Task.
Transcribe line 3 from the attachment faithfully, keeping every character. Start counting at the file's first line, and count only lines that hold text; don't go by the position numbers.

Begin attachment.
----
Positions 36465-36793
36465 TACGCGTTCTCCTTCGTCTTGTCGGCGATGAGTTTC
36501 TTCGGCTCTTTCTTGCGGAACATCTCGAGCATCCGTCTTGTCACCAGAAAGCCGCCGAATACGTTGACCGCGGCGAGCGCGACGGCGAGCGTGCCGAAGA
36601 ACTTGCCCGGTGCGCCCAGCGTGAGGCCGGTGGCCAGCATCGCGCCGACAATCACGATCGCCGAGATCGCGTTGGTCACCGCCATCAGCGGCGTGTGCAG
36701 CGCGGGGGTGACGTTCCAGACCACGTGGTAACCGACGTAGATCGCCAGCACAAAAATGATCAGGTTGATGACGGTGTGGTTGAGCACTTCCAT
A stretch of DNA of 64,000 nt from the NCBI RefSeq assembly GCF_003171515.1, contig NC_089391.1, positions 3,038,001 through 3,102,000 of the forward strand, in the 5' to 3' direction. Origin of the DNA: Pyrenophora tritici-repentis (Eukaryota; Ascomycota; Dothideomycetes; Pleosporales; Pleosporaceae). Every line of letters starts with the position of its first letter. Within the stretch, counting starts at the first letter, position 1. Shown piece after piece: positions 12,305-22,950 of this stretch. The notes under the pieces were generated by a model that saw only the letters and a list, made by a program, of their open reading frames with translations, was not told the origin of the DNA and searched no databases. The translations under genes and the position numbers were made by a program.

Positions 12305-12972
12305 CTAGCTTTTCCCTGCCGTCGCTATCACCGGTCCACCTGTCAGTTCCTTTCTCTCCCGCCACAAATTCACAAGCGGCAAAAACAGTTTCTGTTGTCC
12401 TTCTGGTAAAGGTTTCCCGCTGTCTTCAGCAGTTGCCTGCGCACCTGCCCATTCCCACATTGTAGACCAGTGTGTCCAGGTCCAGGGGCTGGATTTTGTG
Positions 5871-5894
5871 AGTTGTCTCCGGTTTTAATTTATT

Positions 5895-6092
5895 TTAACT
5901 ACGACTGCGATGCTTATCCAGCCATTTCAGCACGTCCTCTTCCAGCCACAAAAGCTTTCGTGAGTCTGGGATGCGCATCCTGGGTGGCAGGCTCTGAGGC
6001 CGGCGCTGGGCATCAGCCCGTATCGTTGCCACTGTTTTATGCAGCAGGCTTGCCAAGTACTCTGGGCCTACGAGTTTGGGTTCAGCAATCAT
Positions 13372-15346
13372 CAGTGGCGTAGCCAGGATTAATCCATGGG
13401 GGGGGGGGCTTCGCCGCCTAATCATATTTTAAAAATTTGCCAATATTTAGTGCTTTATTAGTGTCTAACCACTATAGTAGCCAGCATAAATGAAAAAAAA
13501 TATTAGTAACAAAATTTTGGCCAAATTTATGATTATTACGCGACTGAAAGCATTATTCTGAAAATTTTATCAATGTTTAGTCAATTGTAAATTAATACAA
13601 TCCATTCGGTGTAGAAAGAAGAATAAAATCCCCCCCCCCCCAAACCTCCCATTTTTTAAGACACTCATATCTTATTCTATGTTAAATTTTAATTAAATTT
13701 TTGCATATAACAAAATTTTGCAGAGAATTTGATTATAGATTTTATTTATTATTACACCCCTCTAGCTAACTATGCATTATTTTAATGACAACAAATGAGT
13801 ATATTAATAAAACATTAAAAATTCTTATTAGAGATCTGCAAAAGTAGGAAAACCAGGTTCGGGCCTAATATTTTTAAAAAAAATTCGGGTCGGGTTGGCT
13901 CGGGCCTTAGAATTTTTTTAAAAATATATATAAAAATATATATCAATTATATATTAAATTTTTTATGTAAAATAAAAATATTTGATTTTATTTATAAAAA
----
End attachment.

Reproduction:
36501 TTCGGCTCTTTCTTGCGGAACATCTCGAGCATCCGTCTTGTCACCAGAAAGCCGCCGAATACGTTGACCGCGGCGAGCGCGACGGCGAGCGTGCCGAAGA